Anyway, I had these delicacies in 1991, when I went to Vienna for a week. They had them at a stand outside the St Stephan's Cathedral and luckily I discovered them on the very first day. Needless to say, I kept going back every day for more.
The concept is very simple, but it does take a bit of an effort to do it, the steps are fiddly.
First I cut a number of bamboo skewers in half. Then I threaded six walnut halves on each. This is difficult to do on the walnut halves in the shops that I normally frequent. Now sadly I have not come across fresh walnuts yet, the best I could do was Sainsbury's Taste The Difference Serr Walnut Halves. They seem to be a bit fresher than most. In Bulgaria, fresh walnuts from this year's harvest are sold on the food markets and they have a quite distinct flavour - fresh and moist and a bit greenish as if still alive growing on the tree. A bit chewy perhaps. And this would make skewering the halves very easy. And the walnut halves I used were sort of in the right direction. I tried with some of the ones I use for müsli and out of the 10 I tried, 8 broke. Either way, patience and care is required.
Once all the walnuts were on the skewers, they are to be covered with light caramel. And here I discovered that I have a slight fear of caramel. I've done that to glue gingerbread houses together and always ended up with horrid burnt stuff. But now that I have my Cordon Bleu book, I followed the recipe for caramel and it worked out perfectly, I don't think I've ever managed it so well.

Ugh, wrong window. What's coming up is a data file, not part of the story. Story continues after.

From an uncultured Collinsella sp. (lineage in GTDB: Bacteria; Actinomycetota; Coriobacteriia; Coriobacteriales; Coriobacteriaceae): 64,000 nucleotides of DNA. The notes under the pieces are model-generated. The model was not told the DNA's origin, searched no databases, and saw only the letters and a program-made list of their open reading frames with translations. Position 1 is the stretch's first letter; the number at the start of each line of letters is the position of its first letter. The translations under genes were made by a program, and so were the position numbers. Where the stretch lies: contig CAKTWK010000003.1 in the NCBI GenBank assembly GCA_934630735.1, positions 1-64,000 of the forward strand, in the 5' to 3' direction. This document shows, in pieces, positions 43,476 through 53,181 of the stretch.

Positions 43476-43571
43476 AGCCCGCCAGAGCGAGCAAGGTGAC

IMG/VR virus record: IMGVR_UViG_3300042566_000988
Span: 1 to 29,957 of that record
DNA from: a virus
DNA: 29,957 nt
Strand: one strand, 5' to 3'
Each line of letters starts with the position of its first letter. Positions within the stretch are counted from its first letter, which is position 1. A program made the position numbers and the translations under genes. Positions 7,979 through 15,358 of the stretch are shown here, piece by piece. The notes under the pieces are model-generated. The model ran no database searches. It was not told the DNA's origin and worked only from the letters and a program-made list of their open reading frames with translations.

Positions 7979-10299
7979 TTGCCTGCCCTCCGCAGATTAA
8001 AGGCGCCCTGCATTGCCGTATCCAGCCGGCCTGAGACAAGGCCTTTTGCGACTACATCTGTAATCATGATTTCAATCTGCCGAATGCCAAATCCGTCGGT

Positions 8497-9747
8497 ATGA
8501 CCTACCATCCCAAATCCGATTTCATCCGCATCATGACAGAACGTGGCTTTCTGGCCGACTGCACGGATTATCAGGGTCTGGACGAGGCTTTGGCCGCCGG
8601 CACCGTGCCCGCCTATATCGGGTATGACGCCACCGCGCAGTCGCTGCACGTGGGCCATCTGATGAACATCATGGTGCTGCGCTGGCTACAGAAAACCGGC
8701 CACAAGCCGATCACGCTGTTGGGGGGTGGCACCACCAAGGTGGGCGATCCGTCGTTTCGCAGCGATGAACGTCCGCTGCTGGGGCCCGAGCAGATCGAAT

Although the book recommended to use the old fashioned ways of determining the stage of the caramel, I was not in the least tempted to dip my fingers in boiling sugar. Luckily, my trusty sugar thermometer came in handy. Normally I use it when I make yoghurt, he, he. For caramel, a heavy sugar syrup is to be made.
2.5 parts granulated sugar
1.5 parts water
- For the caramel, use a stainless steel saucepan with a thick bottom. Take a second, larger saucepan and place the smaller one inside, then pour water into the larger one, about half way up.
- Take out the smaller saucepan, put the caramel ingredients inside and put on the hob and bring to the boil. If you have a sugar thermometer, put it in as well from the beginning.
- If you have freezer blocks, put one or two in the water in the larger saucepan and have some ice cubes prepared in the freezer. This is to prevent the sugar from going too hot and burning.
- Once the sugar has dissolved and the syrup is transparent and bubbles, turn down the heat to low and leave to simmer, swirling the saucepan every now and then. It will take about 30-40 minutes for the water to boil off, but it gives more control over the caramel.
- When the sugar temperature reaches 160 degrees C (almost in the middle between the markings for "hard crack" and "caramel"), it should have started to go a bit golden in colour. Put ice cubes in the larger saucepan, take the sugar off the heat and straight into the larger saucepan. This will stop the sugar temperature from rising further.
- Now hold a walnut skewer over the caramel and with the help of a wooden spoon, drizzle some of the caramel over it, turning it around to get caramel on all sides.
- Put aside on a piece of aluminium foil to set and continue with the next skewer.
- You need to work fairly fast, but if the caramel starts setting, just reheat it again, with the thermometer in the saucepan and stirring around to get all parts to dissolve. Don't forget to plunge the caramel saucepan into the iced water again.
Lundulph and I had one each for dessert after dinner tonight and it was rather nice. The originals from Vienna had been completely dipped in caramel, but this worked out very well too. Now that I have made the caramel successfully, I'll be experimenting a bit more with that.